Republican candidate Mitt Romney took his campaign to inner city Philadelphia today, but the upshot of the event wasn’t so much his education and school choice agenda as the opportunity it provided for the city’s mayor to show that he was no Cory Booker. Philly Mayor Michael Nutter as well as the city’s District Attorney Seth Williams turned out for the event intent on showing they were prepared to be loyal surrogates for President Obama. Nutter, who is an advocate of school reform, stayed outside the charter school Romney visited and gave a speech to a crowd that came out to jeer the Republican saying:
“It’s nice that he decided this late in his [campaign] to see what a city like Philadelphia is about,” Nutter said. But, he added, “I don’t know that a one-day experience in the heart of West Philadelphia is enough to get you ready to run the United States of America.”
Such raillery is meaningless and to be expected in any political campaign. Romney made a strong statement at the school, and though it’s not likely he will be winning many votes in that West Philadelphia neighborhood in November, his presence there was appropriate. The interesting aspect to the event is the alacrity with which the White House recruited two of the senior officials of the city — both of which are African-Americans like Booker, who presumably have busy schedules of their own–to show up and basically heckle Romney from a street corner more than a block away. After Newark Mayor Booker’s “Meet the Press” heresy this past weekend, the Democrats seem to have decided to dragoon local office holders to publicly demonstrate their loyalty at a moment’s notice with no questions asked.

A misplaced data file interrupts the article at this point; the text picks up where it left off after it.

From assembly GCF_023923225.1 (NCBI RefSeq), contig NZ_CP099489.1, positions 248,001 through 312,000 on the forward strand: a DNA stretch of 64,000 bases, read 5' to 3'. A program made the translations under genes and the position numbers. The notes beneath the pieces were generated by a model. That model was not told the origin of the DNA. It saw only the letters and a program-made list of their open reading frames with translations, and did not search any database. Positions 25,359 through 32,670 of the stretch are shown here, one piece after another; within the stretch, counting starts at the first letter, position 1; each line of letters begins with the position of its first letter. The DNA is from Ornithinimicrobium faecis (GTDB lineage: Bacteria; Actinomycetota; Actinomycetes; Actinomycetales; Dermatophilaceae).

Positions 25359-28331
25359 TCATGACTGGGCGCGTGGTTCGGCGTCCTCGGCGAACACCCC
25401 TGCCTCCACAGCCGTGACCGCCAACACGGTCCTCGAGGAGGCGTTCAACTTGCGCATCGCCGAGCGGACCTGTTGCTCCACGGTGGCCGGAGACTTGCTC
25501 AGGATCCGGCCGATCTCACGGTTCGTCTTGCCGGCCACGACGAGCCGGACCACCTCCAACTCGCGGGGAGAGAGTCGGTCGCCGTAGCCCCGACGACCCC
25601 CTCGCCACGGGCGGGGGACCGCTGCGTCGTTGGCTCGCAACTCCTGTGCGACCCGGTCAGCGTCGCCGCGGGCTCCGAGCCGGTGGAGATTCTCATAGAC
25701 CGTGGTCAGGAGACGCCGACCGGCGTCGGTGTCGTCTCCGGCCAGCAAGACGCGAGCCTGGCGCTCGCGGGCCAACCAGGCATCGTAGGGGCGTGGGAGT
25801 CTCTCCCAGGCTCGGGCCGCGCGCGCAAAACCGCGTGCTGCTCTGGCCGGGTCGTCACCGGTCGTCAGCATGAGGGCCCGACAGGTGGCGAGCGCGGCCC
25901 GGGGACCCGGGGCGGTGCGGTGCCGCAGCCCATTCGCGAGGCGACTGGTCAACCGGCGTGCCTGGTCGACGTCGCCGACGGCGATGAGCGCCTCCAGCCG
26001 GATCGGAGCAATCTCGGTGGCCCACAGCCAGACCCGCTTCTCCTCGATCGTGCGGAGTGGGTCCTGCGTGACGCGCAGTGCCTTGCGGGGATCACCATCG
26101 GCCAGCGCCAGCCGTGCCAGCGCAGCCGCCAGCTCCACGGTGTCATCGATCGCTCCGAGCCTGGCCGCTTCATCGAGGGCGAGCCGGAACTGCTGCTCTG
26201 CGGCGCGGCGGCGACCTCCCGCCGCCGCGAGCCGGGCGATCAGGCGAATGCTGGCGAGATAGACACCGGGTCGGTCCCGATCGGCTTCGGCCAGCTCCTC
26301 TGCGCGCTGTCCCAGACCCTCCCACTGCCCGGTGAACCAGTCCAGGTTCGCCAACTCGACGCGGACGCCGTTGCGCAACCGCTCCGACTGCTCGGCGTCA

Given the power of the presidency to make lesser party members — especially those dependent on federal funding to help keep their cities afloat — we can expect this will be one of many examples of Obama’s party taking the equivalent of a public loyalty oath. After Booker, Democratic governors and mayors are on notice and will be required to toe the line when it comes to uncritical praise of the president and unstinting and gratuitous attacks on his opponent at every conceivable opportunity.
Like Booker, Nutter is not your typical machine politician but a bright, popular and innovative politician who has been forced to deal with budget and educational funding issues in ways that left-wing Democrats don’t always applaud. Under normal circumstances he might have been happy to welcome some national attention for Philadelphia charter schools. But after the spectacle of Booker’s “hostage video” recantation this past weekend, Democrats are not taking any chances about being seen as remiss in their loyalty to their peerless leader.